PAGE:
The Department of Homeland Security on Thursday released a proposed rule change putting new limits on visas for international students, exchange visitors (au pairs, visiting scholars, and the like), and foreign journalists. The rules for students especially have drawn immediate criticism because, as is so often the case with the Trump administration's immigration policy, they are needlessly onerous and cruel.
As it stands, the student visas in question don't have an expiration date — their duration is linked to the duration of study. The new rule would limit these visas to four years, regardless of degree length. But for students from certain countries, the limit would be just two years, typically half the time to complete a bachelor's degree. Students could request extensions, but they're not guaranteed. The risk of spending two years of time and tuition on a degree that can't be completed is likely great enough to deter many students from studying in America at all.
Under DHS's new proposed rule, if you were born in, or are a citizen of, one of the countries on this map, you would be banned from getting a four-year degree in the United States, with a student visa limited to two years maximum.
— Aaron Reichlin-Melnick (@ReichlinMelnick) September 24, 2020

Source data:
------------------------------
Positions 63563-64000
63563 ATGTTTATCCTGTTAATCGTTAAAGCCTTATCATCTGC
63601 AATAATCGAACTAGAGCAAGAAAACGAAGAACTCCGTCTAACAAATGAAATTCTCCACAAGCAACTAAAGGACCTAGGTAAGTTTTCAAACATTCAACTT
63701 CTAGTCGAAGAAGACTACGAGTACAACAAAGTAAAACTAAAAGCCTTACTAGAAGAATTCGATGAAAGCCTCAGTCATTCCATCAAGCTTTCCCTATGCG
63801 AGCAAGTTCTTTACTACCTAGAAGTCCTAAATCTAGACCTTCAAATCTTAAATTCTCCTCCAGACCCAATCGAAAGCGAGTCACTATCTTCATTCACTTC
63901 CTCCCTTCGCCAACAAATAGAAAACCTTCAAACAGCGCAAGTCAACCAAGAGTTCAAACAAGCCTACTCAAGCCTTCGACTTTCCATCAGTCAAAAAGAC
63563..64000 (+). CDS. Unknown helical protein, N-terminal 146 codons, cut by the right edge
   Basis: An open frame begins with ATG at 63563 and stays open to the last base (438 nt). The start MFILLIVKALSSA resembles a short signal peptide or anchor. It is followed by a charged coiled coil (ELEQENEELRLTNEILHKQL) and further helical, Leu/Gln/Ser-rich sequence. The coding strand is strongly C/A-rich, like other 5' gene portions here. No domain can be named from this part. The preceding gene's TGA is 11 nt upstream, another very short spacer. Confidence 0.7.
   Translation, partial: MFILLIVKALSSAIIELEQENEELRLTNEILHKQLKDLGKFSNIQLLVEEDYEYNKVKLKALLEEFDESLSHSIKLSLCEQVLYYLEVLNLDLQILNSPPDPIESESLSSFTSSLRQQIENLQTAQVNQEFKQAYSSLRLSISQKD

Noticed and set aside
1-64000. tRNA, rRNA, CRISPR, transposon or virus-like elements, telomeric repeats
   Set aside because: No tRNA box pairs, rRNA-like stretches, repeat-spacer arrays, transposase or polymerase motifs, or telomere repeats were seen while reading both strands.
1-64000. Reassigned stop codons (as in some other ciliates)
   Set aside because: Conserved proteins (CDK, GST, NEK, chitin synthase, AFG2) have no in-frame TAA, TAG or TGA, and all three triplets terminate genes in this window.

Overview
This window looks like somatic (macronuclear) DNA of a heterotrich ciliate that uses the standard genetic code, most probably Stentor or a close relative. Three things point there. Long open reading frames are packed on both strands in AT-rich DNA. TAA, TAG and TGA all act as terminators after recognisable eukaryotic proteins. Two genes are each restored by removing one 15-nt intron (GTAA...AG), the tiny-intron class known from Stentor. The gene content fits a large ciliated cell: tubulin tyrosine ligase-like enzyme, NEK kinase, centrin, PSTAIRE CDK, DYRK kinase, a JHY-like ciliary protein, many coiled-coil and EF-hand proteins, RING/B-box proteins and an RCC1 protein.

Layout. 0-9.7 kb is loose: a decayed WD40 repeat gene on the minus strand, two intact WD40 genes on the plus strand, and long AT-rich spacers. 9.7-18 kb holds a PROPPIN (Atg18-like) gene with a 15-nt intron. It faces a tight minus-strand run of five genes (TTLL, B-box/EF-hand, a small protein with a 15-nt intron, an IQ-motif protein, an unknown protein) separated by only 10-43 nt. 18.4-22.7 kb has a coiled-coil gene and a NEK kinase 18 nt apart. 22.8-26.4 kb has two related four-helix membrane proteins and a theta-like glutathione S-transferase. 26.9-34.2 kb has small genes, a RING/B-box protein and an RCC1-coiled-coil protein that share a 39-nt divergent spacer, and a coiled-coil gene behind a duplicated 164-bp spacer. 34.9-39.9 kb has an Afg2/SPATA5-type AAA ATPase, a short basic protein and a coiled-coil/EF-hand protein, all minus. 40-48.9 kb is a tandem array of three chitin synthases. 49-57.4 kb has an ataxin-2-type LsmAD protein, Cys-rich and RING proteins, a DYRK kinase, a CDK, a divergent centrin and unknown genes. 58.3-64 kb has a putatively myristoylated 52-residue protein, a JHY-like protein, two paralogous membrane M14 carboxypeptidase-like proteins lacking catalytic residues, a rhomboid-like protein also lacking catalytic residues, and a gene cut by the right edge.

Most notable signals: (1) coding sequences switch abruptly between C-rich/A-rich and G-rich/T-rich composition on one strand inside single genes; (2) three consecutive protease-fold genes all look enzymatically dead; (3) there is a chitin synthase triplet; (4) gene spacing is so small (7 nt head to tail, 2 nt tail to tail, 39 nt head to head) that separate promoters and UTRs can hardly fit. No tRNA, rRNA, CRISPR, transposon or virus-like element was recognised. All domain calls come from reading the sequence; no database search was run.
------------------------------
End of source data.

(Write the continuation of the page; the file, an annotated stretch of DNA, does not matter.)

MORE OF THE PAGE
Those familiar with President Trump's past country-specific immigration rules won't be surprised to learn the stricter, two-year version applies overwhelmingly to nations in Africa and the Middle East, including many Muslim-majority countries. It does this by targeting the four nations on the state sponsors of terrorism list and, crucially, "citizens of countries with a student and exchange visitor total overstay rate of greater than 10 percent."
But overstay rate often doesn't correlate with overstay volume (India, for example, has more than 20 times as many overstays as Iraq, but a much lower percentage rate). Thus using the overstay rate limits student visas for what Trump would reportedly dub "shithole countries" via an ostensibly neutral formula while doing relatively little to cut down on total visa overstays.
Perhaps most galling of all is this metric's inclusion of nations like Afghanistan and Iraq, where the United States is actively at war and engaged in nation building, ostensibly spreading democracy and promoting education. Other countries we've invaded or otherwise subjected to military intervention — including Yemen, Vietnam, and Somalia — are on the list, too. Citizens of these countries get American bombs, but maybe not books.
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